I love year-end planning. It forces me to reflect on what worked this past year and what didn't. While many nonprofit practitioners are setting personal resolutions at this time of year, I think it's equally important that nonprofits set resolutions too. Here are three that are at the top of my list. Join me and kick them off in early January.
Every new nonprofit I work with at Rad Campaign always tell me how they want their new website to do a better job of telling stories. They are usually in a terrific position to tell incredibly inspiring stories, but they don't have the resources or the time to craft them. Could a new site called Hatch help nonprofits get over their storytelling hump?
Gathering crowds to help your cause is an essential part of working in a networked world. Crowds create capital, or “go-go juice,” that can include human connections, intelligence and expertise, resources like equipment and furniture, and, of course, money.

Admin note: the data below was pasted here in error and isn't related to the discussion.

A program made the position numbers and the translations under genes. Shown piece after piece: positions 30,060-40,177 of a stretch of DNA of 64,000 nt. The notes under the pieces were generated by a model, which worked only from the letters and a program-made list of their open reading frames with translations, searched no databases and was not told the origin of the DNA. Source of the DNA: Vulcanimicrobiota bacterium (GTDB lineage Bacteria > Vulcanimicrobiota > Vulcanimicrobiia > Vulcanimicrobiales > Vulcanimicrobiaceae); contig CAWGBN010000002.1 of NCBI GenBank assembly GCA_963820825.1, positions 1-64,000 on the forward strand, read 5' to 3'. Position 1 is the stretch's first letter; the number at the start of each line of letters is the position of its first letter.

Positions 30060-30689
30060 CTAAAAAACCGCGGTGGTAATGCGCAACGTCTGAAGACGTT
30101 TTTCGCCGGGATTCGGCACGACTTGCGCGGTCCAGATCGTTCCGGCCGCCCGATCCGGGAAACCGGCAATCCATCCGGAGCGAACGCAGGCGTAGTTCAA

Let me cut to the chase: You can't make campaigns go viral. But that doesn’t mean you can’t create awesome campaigns that are compelling, sharable, and focused on building a ladder of engagement with your community and network. This is one of the key concepts that I discuss in my book Social Change Anytime Everywhere, co-written with Amy Sample Ward of NTEN.
SEO certainly has its critics. Some call it snake oil. But SEO is critical to your website, online advocacy, and online fundraising.
SXSWi is one of the biggest conferences for startups, technologists, and people who have innovative ideas that they think can change the world. But where do nonprofits and cause related startups fit into SXSWi? This year several nonprofits and leaders who are doing innovating work to create social change movements, submitted terrific panels in hopes of carving out a bigger track related to activism.